logname - Linux


The logname command in Linux prints the name of the user who is currently logged into the terminal. This simple yet powerful tool is essential for scripting and monitoring in multi-user environments, providing a straightforward method to ascertain the owner of the current login session. It is particularly useful in scripts where user-specific operations are handled.


The usage of logname is fairly straightforward with no essential arguments:

logname [OPTION]


logname typically does not support many options, and it generally runs without any options. However, understanding the universal options can be beneficial:

  • --help: Display a help message and exit.
  • --version: Output version information and exit.


Here are some common scenarios for using logname:

  1. Basic Usage:
    Simply retrieve the logname:

  2. Scripting Usage:
    Use logname in a script to check the user executing the script:

    if [ $(logname) = "specific_user" ]; then
        echo "Authorized user is running the script."
        echo "Unauthorized user."

Common Issues

  • “logname: no login name” Error: This error can occur if the user runs logname in a context where no login name is associated, such as in certain cron jobs or when a script is run by systemd. To work around this, ensure logname is used in a proper login session or substitute with whoami if appropriate.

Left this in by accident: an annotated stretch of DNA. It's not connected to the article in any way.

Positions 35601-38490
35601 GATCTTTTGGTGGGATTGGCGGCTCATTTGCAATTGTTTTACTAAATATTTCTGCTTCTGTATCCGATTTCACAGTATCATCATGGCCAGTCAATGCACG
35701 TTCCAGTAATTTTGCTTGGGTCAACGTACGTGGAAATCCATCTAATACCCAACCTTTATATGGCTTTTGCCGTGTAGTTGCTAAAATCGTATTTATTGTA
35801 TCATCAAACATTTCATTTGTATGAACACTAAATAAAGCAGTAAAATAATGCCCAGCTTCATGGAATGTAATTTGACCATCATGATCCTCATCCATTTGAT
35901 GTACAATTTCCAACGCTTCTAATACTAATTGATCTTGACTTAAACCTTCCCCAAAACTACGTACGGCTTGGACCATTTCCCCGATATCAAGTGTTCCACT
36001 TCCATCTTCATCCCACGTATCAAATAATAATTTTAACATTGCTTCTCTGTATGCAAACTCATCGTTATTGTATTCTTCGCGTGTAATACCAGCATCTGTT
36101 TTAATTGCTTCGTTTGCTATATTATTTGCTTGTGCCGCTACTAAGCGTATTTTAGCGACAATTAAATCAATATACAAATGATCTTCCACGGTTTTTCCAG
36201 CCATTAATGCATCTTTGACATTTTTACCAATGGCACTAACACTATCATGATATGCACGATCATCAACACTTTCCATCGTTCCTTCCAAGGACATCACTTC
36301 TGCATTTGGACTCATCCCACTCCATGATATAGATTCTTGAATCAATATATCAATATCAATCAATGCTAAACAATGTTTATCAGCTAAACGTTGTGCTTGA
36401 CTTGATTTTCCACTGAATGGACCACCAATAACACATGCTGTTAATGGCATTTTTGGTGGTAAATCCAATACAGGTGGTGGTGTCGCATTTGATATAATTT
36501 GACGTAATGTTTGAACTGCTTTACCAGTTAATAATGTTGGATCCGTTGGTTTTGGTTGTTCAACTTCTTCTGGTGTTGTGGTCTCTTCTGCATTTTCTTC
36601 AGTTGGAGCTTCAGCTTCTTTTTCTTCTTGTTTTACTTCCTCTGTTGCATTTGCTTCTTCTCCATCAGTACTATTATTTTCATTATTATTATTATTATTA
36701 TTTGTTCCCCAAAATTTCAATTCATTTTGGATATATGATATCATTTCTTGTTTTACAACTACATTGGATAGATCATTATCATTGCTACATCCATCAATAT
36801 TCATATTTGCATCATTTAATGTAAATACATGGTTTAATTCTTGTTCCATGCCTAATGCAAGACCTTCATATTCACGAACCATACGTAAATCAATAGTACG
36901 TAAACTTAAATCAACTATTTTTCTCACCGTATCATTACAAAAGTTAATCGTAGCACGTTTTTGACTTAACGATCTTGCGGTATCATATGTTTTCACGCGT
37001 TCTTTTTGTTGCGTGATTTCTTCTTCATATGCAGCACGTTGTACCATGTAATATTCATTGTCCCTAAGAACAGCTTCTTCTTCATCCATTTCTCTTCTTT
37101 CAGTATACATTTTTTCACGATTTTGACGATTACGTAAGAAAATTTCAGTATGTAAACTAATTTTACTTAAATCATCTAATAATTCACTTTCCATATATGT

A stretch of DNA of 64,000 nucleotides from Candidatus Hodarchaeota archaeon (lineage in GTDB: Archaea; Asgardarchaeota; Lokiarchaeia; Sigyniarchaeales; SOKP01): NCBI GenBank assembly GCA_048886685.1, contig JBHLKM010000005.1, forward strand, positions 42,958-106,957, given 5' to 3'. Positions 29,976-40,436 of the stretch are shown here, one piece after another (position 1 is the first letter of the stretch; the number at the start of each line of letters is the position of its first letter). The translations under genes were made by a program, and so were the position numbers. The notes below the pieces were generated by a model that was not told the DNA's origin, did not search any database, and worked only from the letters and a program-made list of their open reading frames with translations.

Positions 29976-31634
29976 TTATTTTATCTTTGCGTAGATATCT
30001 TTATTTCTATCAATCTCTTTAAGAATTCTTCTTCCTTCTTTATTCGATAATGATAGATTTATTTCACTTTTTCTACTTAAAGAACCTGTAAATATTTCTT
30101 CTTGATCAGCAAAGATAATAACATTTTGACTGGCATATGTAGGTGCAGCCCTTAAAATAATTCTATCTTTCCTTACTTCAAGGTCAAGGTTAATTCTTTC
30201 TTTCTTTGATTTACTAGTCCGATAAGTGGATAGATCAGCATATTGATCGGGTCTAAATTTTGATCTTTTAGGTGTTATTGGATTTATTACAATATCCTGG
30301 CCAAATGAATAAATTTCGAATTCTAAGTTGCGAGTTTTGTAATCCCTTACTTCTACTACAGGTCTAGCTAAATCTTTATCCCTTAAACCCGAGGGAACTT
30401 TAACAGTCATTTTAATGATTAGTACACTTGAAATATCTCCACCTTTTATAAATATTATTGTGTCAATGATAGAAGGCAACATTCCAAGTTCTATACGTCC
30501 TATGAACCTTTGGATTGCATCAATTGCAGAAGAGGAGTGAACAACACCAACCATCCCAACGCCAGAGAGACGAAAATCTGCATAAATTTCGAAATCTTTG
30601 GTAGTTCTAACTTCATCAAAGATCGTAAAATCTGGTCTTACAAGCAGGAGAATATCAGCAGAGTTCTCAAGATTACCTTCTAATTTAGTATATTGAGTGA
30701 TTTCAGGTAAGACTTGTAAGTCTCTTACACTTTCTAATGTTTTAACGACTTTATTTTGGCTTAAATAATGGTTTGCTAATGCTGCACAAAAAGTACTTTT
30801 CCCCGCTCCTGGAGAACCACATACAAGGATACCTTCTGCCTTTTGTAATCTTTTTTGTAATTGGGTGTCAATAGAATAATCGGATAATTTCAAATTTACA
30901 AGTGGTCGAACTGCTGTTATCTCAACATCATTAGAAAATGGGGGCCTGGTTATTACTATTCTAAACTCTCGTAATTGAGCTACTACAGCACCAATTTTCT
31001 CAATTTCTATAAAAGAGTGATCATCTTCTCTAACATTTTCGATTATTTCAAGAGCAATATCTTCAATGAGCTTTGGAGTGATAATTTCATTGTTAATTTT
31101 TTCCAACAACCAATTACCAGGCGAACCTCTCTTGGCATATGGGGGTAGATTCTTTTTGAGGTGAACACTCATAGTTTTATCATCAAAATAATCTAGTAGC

logname can be combined with other commands to perform more complex tasks:

  1. Logging:
    Append user logins to a file for monitoring:

    echo "$(date): $(logname) logged in." >> /var/log/userlogins.log
  2. Conditional Execution in Scripts:
    Perform actions based on the logged-in user:

    [ "$(logname)" = "admin" ] && sudo apt update
  • whoami: Displays the username of the current user, differing from logname which shows the original user who logged in.
  • users: Shows the list of currently logged in users on the system.
  • who: Provides detailed information about all currently logged in users.

For more information, consulting the man page with man logname can provide additional details and options available for your specific distribution.